In vitro hypercoagulability on whole blood thromboelastometry associated with in vivo reduction of circulating red cell mass in dogs

Authors

  • Maureen A. McMichael,

    Corresponding author
    1. Department of Veterinary Clinical Sciences, College of Veterinary Medicine, University of Illinois, Urbana, IL, USA
    • Correspondence

      Maureen A. McMichael, Department of Veterinary Clinical Sciences, University of Illinois at Urbana Champaign, 1008 West Hazelwood Dr., Urbana, IL 61802, USA

      E-mail: mmcm@illinois.edu

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  • Stephanie A. Smith,

    1. Department of Biochemistry, College of Medicine, University of Illinois, Urbana, IL, USA
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  • Alyssa Galligan,

    1. Department of Veterinary Clinical Sciences, College of Veterinary Medicine, University of Illinois, Urbana, IL, USA
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  • Kelly S. Swanson

    1. Department of Veterinary Clinical Sciences, College of Veterinary Medicine, University of Illinois, Urbana, IL, USA
    2. Department of Animal Sciences, College of Agricultural, Consumer & Environmental Sciences, University of Illinois, Urbana, IL, USA
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  • Presented, in part, at the International Symposium on Thrombosis and Haemostasis, Boston, 2009.

Abstract

Background

Previous studies have reported a strong correlation between indicators of red cell mass (RCM) and thromboelastometry results (TEM) in several species, specifically an association of apparent hypercoagulability with decreased RCM.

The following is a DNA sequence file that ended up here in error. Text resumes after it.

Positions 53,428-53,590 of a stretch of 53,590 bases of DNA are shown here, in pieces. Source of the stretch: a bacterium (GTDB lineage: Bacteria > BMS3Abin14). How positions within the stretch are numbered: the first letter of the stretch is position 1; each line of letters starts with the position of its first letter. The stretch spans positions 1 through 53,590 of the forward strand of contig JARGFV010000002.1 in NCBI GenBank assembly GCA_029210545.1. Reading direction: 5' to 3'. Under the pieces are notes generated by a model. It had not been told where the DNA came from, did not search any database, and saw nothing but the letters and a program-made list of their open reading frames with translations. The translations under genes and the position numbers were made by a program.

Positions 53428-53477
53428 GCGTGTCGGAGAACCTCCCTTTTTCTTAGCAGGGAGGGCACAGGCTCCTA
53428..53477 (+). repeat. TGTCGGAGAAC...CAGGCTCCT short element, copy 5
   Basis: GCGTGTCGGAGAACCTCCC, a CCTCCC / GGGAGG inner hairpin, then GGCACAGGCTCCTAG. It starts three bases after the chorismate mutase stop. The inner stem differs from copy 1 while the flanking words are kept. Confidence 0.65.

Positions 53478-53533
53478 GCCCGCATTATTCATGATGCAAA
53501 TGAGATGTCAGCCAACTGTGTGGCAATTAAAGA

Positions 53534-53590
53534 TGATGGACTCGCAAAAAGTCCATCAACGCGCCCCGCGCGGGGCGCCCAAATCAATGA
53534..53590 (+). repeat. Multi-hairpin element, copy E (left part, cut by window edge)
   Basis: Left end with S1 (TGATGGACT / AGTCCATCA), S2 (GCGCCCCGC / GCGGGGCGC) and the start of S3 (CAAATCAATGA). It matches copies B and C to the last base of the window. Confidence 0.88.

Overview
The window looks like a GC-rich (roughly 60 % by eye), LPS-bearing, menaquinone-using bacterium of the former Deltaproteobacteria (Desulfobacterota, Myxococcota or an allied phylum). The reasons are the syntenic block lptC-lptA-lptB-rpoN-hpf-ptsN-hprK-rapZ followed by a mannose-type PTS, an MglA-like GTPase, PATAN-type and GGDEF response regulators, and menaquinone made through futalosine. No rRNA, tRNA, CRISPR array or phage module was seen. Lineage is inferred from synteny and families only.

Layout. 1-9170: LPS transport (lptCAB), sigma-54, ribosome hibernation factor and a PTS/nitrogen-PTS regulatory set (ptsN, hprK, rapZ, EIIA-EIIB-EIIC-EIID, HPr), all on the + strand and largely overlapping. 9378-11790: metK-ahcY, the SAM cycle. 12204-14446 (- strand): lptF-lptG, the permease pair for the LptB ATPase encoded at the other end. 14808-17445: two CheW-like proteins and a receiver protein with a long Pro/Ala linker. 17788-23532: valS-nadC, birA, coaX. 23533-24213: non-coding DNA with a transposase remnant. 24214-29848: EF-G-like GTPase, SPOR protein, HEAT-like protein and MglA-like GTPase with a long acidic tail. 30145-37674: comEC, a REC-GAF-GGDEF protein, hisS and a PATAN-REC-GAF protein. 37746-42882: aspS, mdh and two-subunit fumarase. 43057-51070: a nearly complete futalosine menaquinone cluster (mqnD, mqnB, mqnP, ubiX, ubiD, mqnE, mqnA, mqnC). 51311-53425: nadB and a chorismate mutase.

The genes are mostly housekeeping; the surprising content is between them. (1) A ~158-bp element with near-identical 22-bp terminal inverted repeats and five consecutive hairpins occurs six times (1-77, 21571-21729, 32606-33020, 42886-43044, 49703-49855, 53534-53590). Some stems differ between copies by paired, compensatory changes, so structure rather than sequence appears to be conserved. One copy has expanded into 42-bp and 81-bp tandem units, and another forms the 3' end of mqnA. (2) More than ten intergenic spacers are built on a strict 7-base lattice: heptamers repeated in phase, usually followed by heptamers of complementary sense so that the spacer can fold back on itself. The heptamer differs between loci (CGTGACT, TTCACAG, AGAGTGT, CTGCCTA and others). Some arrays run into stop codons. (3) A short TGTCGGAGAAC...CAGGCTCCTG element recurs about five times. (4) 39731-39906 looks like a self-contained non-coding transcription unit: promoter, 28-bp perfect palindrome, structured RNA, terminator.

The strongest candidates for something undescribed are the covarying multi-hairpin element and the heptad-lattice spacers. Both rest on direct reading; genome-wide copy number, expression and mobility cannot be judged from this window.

Objectives

The objectives of the study were to (1) evaluate the effect of decreased circulating RCM on TEM results in dogs, and (2) determine the relative contributions of citrate dilution vs in vivo reduction of RCM to hemostatic potential.

Materials and Methods

Thirteen healthy dogs had one unit of blood removed on day 0. Whole blood, EDTA, and citrated blood samples for evaluation of TEM variables and PT, APTT, platelet count, fibrinogen, thrombin–antithrombin (TAT), and thrombin generation were collected at baseline, and 3 and 21 days after blood removal. Blood samples were also corrected to a PCV of 45% by adding citrate or removing plasma.

Results

On day 3 after blood removal, the PCV was significantly decreased (45 ± 6%) compared with baseline (52 ± 6%) and day 21 (50 ± 4%, P < .001), accompanied by TEM variables indicating hypercoagulability, which returned to baseline values by day 21. Other coagulation variables such as PT, APTT, platelet count, TAT, or plasma thrombin generation remained unchanged, with the exception of fibrinogen that was significantly higher on day 3. No changes were related to citrate dilution.

Conclusions

Transiently decreased RCM in vivo was accompanied by TEM variables indicating hypercoagulability, which was not confirmed by other coagulation variables. This suggests an artifact of TEM, which presents a potential limitation of this technology in patient populations with abnormal RCM.

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